Other electric cooperatives in Colorado face a more challenging path to meeting their clean energy goals.
Last month, La Plata Electric Association adopted a goal to reduce its carbon footprint 50% below 2018 levels by 2030. In a press release announcing the goal, La Plata Electric CEO Mike Dreyspring explained that the co-op will need to develop a plan to meet the goal:
“There’s a process we’re going to need to go through to put some substance into what 50 percent reduction means. The over-arching objective is de-carbonization in time. That’s what we’re shooting for. This is the beginning of a challenging and exciting journey for us.”
La Plata Electric manager of engineering and member relations Ron Meier added: “Now the real work begins. How do we establish our benchmarks, and how do we determine the best course for us to pursue?”
A key challenge facing La Plata Electric's goal is that unlike Xcel Energy, La Plata's wholesale power provider, Tri-State Generation and Transmission Association, has not established a clean energy or emissions reduction goal.
La Plata Electric is studying the possibility of switching to a different power supplier, as Kit Carson Electric did in 2016 and Delta-Montrose Electric is currently pursuing. But the Durango Herald reported that some La Plata Electric directors think it might be possible to meet the co-op's goal without leaving Tri-State - though that depends on Tri-State's power supply decisions, as well as a proposal to change its bylaws that would give member co-ops more flexibility to buy power from other providers.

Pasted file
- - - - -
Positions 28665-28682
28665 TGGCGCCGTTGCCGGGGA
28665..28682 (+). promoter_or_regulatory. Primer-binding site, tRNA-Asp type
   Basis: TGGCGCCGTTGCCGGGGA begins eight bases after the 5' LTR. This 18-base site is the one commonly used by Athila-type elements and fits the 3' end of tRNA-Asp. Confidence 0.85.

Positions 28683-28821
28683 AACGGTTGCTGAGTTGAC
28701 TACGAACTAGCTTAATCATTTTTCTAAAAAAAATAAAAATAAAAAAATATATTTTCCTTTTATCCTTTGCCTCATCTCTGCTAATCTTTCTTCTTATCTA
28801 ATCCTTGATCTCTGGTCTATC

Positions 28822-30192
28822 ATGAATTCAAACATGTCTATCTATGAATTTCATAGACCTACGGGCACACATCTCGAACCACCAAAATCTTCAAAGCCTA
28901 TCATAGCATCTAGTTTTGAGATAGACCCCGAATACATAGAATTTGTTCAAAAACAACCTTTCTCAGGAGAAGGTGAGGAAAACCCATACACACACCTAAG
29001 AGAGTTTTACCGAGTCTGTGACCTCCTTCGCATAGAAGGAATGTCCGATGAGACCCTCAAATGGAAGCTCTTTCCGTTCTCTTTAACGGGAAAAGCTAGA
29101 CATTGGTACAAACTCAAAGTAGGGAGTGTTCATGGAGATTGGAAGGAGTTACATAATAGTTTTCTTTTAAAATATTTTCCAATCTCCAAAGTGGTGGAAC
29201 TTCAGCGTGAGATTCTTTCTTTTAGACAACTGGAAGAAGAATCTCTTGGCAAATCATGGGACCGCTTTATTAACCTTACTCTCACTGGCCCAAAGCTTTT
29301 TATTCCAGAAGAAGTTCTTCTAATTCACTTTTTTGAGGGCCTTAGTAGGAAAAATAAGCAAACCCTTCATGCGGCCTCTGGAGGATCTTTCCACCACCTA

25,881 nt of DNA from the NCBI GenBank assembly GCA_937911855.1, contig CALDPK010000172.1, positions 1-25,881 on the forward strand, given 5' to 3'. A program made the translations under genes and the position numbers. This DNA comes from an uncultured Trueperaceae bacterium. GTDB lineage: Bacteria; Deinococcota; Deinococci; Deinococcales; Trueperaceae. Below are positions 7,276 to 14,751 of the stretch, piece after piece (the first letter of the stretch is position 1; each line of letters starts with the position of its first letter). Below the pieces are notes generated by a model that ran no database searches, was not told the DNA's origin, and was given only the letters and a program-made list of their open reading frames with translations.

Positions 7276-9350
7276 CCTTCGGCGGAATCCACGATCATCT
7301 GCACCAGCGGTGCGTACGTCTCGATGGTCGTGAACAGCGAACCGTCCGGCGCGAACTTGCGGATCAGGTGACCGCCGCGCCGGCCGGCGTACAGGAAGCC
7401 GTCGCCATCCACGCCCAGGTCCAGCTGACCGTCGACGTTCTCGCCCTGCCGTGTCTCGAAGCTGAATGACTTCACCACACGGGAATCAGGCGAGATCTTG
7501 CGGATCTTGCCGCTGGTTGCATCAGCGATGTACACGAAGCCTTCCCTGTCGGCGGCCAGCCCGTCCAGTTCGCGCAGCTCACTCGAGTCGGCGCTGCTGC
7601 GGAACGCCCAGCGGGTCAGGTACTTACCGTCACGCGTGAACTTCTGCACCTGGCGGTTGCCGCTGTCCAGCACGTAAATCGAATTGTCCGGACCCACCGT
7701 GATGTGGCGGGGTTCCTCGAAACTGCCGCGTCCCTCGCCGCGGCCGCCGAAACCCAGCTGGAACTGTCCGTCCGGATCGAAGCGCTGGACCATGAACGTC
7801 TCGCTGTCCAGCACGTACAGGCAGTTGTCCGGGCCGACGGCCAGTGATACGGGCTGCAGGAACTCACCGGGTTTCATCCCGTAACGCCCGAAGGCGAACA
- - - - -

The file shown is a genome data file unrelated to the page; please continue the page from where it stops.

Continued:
The first electric cooperative in Colorado to establish a clean energy goal faces still other challenges with its power supply, but has already made some progress.
In September 2018, Holy Cross Energy announced a goal "to increase the renewable electricity we provide our members from 39% (currently) to 70% by 2030, and reduce our greenhouse gas emissions by 70%."
Like Grand Valley Power, Holy Cross Energy buys wholesale power from Xcel Energy, and so will also benefit from Xcel's clean energy plans. But Xcel represents a significantly smaller portion of Holy Cross Energy's wholesale power supply, while just over half of the co-op's power comes from unit 3 of the Comanche coal plant in Pueblo Colorado.
To try and address its dependence on the Comanche coal plant, last month Holy Cross Energy announced a "renewable energy swap agreement" with wholesale power provider Guzman Energy. Under the deal, Guzman Energy will buy the output from Holy Cross Energy's stake in the Comanche coal plant, while Holy Cross Energy will purchase the power from a new 100 megawatt wind project that will come online in 2021.
While pricing details about the deal are confidential, Holy Cross Energy CEO Bryan Hannegan said in an email that the deal was consistent with the co-op's commitment "to avoid any increase in power supply costs to our members as a result of our move to 70% renewables."
In the press release announcing the deal, Hannegan said, “Our new partnership with Guzman Energy will raise the amount of renewable energy in our power supply mix to almost 70 percent by 2021 – nine years earlier than promised."
However, as Holy Cross Energy noted in its September announcement of its clean energy goal, selling the power from the Comanche coal plant won't fully remove the co-op's responsibility for those emissions:
While this action will reduce the greenhouse gas emissions of the power supply we provide to our customers, HCE will still be responsible and accountable for our share of the greenhouse gas emissions associated with the operation of Comanche 3. We will also investigate options, such as a sale of the asset, that would permanently reduce HCE’s carbon footprint associated with Comanche 3.